Ifosfamide, carboplatin, and etoposide: a highly effective cytoreduction and peripheral-blood progenitor-cell mobilization regimen for transplant-eligible patients with non-Hodgkin's lymphoma

J Clin Oncol. 1999 Dec;17(12):3776-85. doi: 10.1200/JCO.1999.17.12.3776.


Purpose: To evaluate a chemotherapy regimen that consisted of ifosfamide administered as an infusion with bolus carboplatin, and etoposide (ICE) supported by granulocyte colony-stimulating factor (G-CSF) for cytoreduction and stem-cell mobilization in transplant-eligible patients with primary refractory or relapsed non-Hodgkin's lymphoma (NHL).

Patients and methods: One hundred sixty-three transplant-eligible patients with relapsed or primary refractory NHL were treated from October 1993 to December 1997 with ICE chemotherapy at Memorial Sloan-Kettering Cancer Center. Administration of three cycles of ICE chemotherapy was planned at 2-week intervals. Peripheral-blood progenitor cells were collected after cycle 3, and all patients who achieved a partial response (PR) or complete response (CR) to ICE chemotherapy were eligible to proceed to transplantation. Event-free and overall survival, ICE-related toxicity, and the number of CD34(+) cells collected after treatment with ICE and G-CSF were evaluated.

Results: All 163 patients were assessable for response, and there was no treatment-related mortality. A major response (CR/PR) was evident in 108 patients (66.3%); 89% of the responding patients underwent successful transplantation. Patient who underwent transplantation and achieved a CR to ICE had a superior overall survival to that of patients who achieved a PR (65% v 30%; P =.003). The median number of CD34(+) cells/kg collected was 8.4 x 10(6). The dose-limiting toxicity of ICE was hematologic, with 29.4% of patients developing grade 3/4 thrombocytopenia. There were minimal nonhematologic side effects.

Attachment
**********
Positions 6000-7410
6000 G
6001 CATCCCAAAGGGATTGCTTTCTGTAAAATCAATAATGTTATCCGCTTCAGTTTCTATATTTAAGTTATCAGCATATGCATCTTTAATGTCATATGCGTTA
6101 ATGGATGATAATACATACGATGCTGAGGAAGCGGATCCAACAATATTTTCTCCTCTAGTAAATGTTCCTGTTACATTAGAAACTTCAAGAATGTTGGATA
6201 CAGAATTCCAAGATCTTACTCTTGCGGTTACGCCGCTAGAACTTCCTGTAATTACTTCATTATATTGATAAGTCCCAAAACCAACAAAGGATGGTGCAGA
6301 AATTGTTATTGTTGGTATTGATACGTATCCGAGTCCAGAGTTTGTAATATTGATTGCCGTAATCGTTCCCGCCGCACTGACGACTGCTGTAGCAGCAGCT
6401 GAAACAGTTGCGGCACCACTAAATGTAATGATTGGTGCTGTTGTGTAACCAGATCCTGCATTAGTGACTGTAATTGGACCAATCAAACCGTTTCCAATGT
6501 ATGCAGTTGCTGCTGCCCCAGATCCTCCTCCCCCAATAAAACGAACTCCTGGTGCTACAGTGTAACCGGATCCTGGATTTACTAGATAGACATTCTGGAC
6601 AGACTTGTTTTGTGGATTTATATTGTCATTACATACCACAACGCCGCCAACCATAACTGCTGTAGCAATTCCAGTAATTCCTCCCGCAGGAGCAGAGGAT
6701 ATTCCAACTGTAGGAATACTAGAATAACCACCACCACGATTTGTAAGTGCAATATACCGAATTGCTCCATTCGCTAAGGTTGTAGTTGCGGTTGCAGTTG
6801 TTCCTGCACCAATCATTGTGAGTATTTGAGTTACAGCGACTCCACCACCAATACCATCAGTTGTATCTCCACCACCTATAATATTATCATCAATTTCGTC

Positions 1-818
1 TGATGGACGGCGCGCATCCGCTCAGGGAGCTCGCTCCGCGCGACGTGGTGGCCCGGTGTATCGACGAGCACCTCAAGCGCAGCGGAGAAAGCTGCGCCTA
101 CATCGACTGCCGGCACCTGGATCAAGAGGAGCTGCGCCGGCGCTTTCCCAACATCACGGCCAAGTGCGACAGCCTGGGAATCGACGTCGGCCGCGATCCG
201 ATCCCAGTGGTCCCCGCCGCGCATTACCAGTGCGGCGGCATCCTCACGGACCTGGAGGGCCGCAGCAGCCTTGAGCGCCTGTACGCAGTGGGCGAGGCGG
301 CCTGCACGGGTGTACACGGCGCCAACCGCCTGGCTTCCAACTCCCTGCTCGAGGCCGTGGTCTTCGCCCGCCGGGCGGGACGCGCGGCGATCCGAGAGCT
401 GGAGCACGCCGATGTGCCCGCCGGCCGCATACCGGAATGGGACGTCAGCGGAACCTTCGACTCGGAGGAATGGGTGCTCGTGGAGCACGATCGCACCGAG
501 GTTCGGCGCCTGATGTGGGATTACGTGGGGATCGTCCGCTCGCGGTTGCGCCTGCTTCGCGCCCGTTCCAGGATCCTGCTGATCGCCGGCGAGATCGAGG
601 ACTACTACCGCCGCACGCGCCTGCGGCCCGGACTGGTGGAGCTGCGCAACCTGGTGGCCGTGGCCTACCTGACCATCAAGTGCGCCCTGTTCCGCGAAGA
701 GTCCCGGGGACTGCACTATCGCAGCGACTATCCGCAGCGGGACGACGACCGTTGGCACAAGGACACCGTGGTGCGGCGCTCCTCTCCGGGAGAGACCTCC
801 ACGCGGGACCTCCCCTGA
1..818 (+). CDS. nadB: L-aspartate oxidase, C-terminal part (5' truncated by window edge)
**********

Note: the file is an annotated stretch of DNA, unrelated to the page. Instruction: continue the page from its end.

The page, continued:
Conclusion: ICE chemotherapy, with ifosfamide administered as a 24-hour infusion to decrease CNS side effects, and the substitution of carboplatin for cisplatin to minimize nephrotoxicity, is a very effective cytoreduction and mobilization regimen in patients with NHL. Furthermore, the quality of the clinical response to ICE predicts for posttransplant outcome.

Publication types

  • Clinical Trial
  • Controlled Clinical Trial
  • Research Support, Non-U.S. Gov't
  • Research Support, U.S. Gov't, P.H.S.

MeSH terms

  • Adolescent
  • Adult
  • Aged
  • Antineoplastic Combined Chemotherapy Protocols / adverse effects
  • Antineoplastic Combined Chemotherapy Protocols / therapeutic use*
  • Carboplatin / administration & dosage
  • Cell Movement
  • Disease-Free Survival
  • Etoposide / administration & dosage
  • Etoposide / adverse effects
  • Female
  • Granulocyte Colony-Stimulating Factor / administration & dosage
  • Hematopoietic Stem Cell Mobilization*
  • Humans
  • Ifosfamide / administration & dosage
  • Leukocytes, Mononuclear / immunology
  • Lymphoma, Non-Hodgkin / drug therapy*
  • Lymphoma, Non-Hodgkin / therapy
  • Male
  • Middle Aged
  • Prognosis
  • Stem Cells / physiology


  • Granulocyte Colony-Stimulating Factor
  • Etoposide
  • Carboplatin
  • Ifosfamide